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Steve Aschburner

Owners set call to discuss lawsuits, labor options


Posted Nov 16 2011 8:06PM - Updated Nov 17 2011 6:55AM

With their basketball business shut down and anti-trust lawsuits now in play, owners of the NBA's 30 franchises will take part in a conference call with commissioner David Stern Thursday to discuss their response and strategy, NBA.com confirmed.

The call, first reported by Yahoo! Sports, was scheduled earlier this week by the league's labor relations committee, the group that has headed negotiations of a new collective bargaining agreement with the players.

The players, claiming that Stern and the league broke off bargaining last week when the owners' latest proposal was put before them, ignored that offer Monday. Instead, they dissolved their union, the National Basketball Players Association, and hired attorney David Boies to work with outside counsel Jeffrey Kessler in pursuing anti-trust litigation. Suits were filed Tuesday in U.S. district courts in California and Minnesota.

The time needed for the legal actions to begin, go to trial and get resolved would kill any hopes for a shortened 2011-12 season and stretch into the following season and beyond. Even Boies has indicated that a settlement of the suits would be preferable.

"Nobody can tell you how long it's going to take," said Boies, who has switched sides after arguing against NFL players in a similar suit earlier this year. "We all know it's possible to delay lawsuits for a while, but I think it is in everybody's interest to resolve this promptly."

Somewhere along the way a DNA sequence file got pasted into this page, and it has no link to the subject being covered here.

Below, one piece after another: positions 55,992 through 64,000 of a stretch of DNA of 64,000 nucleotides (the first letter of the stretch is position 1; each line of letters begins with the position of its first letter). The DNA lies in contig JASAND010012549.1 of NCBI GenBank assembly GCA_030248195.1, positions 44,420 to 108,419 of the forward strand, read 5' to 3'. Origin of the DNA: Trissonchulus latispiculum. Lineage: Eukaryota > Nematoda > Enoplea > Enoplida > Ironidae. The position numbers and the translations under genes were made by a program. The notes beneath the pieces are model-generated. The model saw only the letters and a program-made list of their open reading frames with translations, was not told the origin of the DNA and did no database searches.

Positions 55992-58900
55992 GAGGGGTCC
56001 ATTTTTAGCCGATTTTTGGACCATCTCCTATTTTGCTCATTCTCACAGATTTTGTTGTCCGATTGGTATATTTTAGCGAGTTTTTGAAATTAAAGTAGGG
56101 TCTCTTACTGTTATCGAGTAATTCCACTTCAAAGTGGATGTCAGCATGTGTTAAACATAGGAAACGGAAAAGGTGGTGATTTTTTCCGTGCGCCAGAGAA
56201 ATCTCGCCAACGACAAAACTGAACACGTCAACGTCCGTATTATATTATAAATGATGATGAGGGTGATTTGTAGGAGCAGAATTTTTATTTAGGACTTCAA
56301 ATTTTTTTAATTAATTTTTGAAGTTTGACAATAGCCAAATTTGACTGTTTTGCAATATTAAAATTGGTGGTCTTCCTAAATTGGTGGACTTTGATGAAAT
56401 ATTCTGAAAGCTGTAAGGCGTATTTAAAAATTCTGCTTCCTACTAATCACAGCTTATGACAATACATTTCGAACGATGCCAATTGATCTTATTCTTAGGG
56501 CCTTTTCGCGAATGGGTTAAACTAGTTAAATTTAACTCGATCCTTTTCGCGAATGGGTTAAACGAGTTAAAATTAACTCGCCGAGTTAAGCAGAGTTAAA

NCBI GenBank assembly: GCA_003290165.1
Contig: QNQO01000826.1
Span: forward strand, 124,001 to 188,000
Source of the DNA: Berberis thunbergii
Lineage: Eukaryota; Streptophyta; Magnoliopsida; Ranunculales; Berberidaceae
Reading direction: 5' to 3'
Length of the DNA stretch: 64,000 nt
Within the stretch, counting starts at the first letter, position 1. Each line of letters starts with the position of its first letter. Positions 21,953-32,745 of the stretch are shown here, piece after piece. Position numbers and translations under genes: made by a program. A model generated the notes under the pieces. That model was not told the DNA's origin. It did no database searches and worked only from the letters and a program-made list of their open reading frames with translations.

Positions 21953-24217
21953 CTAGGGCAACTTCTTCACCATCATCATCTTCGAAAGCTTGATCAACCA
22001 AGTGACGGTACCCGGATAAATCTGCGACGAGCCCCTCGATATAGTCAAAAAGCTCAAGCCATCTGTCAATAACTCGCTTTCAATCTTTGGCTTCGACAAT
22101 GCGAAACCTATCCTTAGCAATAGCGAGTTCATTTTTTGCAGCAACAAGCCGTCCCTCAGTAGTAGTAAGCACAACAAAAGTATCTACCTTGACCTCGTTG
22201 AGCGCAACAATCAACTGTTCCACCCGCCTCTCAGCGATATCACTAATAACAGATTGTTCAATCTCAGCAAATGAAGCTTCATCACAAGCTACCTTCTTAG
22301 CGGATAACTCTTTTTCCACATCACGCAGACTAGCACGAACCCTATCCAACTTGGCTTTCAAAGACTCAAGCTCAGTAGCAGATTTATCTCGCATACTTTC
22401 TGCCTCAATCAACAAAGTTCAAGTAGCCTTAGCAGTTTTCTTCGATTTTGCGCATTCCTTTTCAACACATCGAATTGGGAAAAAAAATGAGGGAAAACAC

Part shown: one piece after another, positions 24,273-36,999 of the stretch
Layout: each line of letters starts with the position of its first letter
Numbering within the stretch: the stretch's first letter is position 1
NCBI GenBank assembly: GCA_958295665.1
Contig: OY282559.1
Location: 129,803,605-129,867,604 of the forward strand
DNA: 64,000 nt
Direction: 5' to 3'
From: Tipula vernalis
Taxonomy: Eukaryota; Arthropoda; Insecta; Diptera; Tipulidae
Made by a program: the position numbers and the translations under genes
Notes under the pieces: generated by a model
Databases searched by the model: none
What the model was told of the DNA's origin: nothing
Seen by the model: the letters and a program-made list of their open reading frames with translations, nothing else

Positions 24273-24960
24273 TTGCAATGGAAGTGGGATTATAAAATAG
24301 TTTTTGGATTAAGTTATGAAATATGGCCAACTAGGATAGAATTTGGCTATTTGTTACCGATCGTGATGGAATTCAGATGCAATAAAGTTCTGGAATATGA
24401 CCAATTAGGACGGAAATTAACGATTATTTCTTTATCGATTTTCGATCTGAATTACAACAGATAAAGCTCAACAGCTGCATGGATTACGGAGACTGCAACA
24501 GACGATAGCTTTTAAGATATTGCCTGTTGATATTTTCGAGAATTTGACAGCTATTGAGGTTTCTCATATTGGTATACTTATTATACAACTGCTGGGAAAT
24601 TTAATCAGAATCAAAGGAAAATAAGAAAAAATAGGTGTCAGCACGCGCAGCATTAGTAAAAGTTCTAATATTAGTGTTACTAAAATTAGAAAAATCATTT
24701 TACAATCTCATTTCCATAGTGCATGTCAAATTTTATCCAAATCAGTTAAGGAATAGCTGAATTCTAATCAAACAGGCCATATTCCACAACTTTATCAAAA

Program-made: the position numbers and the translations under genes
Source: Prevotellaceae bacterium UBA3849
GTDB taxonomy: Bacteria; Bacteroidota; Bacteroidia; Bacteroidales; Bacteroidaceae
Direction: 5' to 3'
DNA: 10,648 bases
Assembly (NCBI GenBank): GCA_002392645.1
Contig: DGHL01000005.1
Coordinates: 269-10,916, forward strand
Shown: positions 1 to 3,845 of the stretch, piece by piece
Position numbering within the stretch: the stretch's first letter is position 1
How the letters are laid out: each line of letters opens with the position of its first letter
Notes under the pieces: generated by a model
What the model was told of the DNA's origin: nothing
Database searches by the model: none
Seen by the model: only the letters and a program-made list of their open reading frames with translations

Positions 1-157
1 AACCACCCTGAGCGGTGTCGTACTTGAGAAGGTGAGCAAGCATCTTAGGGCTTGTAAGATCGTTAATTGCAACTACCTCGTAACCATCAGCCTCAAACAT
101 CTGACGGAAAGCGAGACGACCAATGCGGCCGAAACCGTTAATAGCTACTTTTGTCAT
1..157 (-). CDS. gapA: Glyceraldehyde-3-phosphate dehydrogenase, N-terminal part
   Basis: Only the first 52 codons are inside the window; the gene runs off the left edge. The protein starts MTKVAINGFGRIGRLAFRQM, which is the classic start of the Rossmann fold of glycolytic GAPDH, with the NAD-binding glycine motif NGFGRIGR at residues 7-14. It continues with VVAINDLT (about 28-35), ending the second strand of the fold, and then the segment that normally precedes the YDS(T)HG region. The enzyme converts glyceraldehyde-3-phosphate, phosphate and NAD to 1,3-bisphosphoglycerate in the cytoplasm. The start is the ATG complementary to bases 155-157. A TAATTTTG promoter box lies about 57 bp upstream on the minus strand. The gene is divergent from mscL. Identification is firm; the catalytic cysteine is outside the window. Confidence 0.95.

It is possible, though, that the owners will opt to respond via litigation of their own. They filed a pre-emptive lawsuit in New York on Aug. 2 arguing that their lockout was legal and charging that the players intended all along to disclaim the union and sue the league as a negotiating ploy. In fact, CBSSports.com reported Wednesday that lawyers for both sides exchanged updated arguments in that case soon after the players announced their disclaimer move Monday.

The league submitted its paperwork Monday, with Kessler responding for the players Tuesday.

While speedy talks toward a settlement are the best chance both sides have of salvaging a partial season, there has been speculation that some hard-line owners -- ones who weren't eager for the players to accept their latest offer -- are willing to let the clock run. Most NBA players missed their first paycheck Tuesday, though that was balanced out for many by the returned escrow money -- approximately 8 percent of their 2010-11 salaries -- that recently was returned to them. Some of the owners reportedly want the players to miss several checks -- Dec. 1 and Dec. 15 would have been the next scheduled paydays -- to see how united they remain in their chosen strategy.

The first legal skirmish figures to be fought over jurisdiction. The league is expected to argue that its lawsuit in New York should set the venue there for the subsequent suits. The players contend they are exercising their plaintiffs' rights to file where they did. Both sides are considered to be "forum shopping," hoping to argue in district courts that have made rulings favorable to their side.

It even is possible that the owners will be reluctant to be seen as weak or bothered by the players' move and, thus, step back and allow the legal gears to grind.

Boies, when meeting with a group of reporters Tuesday in New York, dismissed the perception game. "I hope at some point," he said, "the NBA and the teams will have enough concern for basketball fans that they will resolve these problems and allow players to start playing."

Something for the owners to talk about Thursday.

Steve Aschburner has written about the NBA for 25 years. You can e-mail him here and follow him on twitter.

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